Cat FIP life expectancy

It is estimated that 30 to 40% of all domestic cats have been exposed to the feline enteric coronavirus, a common disease of domestic cats. In catteries that figure rises to 80 to 90%. Three quarters of cats exposed to the virus experience no apparent infection. Of the cats who do, they have a mild respiratory infection and become carriers of the virus without symptoms.

Mr. Swanson succumbed to FIP at 17 months
Mr. Swanson succumbed to FIP at 17 months
Two useful tags. Click either to see the articles:- Toxic to cats | Dangers to cats

Fewer than 1% of all exposed cats develop what is called a secondary fatal disease known as FIP (feline infectious peritonitis).

Once a cat develops signs of the secondary disease which is present in either the “wet or dry form” he will die. With the wet form of the disease, cats often die within 2 months. Cats with the dry form may live up to a year with a decent quality of life. You can read more about the disease if you click on the link below.

Feline Infectious Peritonitis (FIP) in Plain Language

In answer, therefore, to the question in the title, the maximum life expectancy is about 1 year but it may be a shorter at 2 months.

Medications can make an infected cat’s life more comfortable. Life may be prolonged with chemotherapy or immunosuppressive doses of cortisone. Vitamin supplementation i.e. vitamin C can be helpful. Some cats benefit from low doses of aspirin which reduces inflammation. A drug called Trental has been used to treat damage to blood vessels. The virus damages capillary blood vessels especially those of the abdomen, eyes, brain internal organs and lymph nodes which results in fluid loss into tissues and body spaces.

Hope this helps.

Source: Cat Owner’s Home Veterinary Handbook. 3rd ed pages 86-87. Buy this book.

5 thoughts on “Cat FIP life expectancy”

  1. This is a horrible disease; more devastating than FIV or Felv.
    I had 2 sweet kittens succumb to this without warning. Their mother is here and in good health.
    Like most people, I don’t understand this at all. It strikes with very little warning, and there is no cure.

  2. For me, the million dollar question is what exactly happens to cause a cat that’s been exposed to the coronavirus to develop FIP. This disease has struck my pet cats particularly hard; out of the 8 cats and kittens I’ve had in my lifetime, 3 have succumbed to the disease. It’s been difficult for me to find definitive information about FIP, but from what I gather, genetics and stress can play a big role. Possibly, over-vaccinating can be a factor as well.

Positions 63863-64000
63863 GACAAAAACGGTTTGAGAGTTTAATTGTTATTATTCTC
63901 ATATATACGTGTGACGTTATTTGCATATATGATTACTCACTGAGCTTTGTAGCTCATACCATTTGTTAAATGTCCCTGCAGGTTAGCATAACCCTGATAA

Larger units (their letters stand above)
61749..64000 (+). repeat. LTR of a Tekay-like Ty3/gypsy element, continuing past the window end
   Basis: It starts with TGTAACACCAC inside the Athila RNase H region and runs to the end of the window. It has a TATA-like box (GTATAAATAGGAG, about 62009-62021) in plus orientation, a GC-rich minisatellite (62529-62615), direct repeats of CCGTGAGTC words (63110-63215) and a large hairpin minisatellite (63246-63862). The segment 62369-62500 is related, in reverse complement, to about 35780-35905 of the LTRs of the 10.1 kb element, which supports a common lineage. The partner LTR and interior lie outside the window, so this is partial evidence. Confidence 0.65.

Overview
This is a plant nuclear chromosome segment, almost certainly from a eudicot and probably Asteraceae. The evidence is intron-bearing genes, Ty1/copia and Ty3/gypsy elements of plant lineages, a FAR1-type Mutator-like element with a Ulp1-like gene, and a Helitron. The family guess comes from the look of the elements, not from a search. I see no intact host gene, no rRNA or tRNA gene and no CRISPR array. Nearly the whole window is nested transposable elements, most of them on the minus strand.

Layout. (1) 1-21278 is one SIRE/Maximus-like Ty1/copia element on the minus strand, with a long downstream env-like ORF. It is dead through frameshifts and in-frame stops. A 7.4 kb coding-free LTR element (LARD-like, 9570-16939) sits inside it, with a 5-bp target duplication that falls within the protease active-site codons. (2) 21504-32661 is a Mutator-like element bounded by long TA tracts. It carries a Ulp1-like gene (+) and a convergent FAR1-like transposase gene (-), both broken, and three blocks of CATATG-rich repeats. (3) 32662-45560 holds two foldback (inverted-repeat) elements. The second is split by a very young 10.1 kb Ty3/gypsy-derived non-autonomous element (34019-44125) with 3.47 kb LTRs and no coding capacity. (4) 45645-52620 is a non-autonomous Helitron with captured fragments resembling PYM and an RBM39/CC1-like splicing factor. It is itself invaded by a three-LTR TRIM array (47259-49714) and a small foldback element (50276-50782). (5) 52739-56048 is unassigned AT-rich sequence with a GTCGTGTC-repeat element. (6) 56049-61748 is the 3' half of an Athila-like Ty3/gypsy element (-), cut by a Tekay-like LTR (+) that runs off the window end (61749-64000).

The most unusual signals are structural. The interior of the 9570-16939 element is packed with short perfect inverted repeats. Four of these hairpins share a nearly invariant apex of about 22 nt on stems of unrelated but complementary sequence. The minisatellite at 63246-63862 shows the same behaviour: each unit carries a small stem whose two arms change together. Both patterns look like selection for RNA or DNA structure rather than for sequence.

Of my cats that fell victim to FIP, one was a mixed breed kitten from a litter of a friend’s cat, another was a purebred Maine Coon kitten, and the last was an 8 year-old. The mixed breed kitten died nearly 20 years ago and the 8 year-old and the Maine Coon kitten died within 2 months of each other in 2014/2015 after they had been at my home only a few months. In all cases, I had other cats who had played with them, ate with them, shared the litter box, etc., but did not come down with FIP.

    I’d been under the assumption that adult cats do NOT develop FIP, so I was especially shocked when my 8 year-old was diagnosed with the disease. I’m assuming he had gone through a great deal of stress by the time I brought him home from the shelter. Not only had he been driven hundreds of miles to a shelter from a hoarding situation after his caretaker had passed away, but he’d been neutered and fully vaccinated during what must have been a frightening time for him. Also, at the shelter he shared a room with dozens of other cats. He started showing FIP symptoms a couple of weeks after my Maine Coon kitten (who was his best buddy) passed away from the disease. This leads me to believe that stress does play a very large role in the disease…

    Needless to say, FIP is one disease I’d like to see wiped off the face of the earth, or at the very least, be less of a mystery so we know how to avoid it.

    • Many thanks Rena for your very interesting comment. I’m so sorry too the about your sad story losing your cats to this nasty disease. I will look into what you say about why this disease kicks off in just 1% of cats. I think by the way that you are correct when you say that stress plays a role in this. I will try and do some research to see whether I can write a follow-up article on the particular point that you make.


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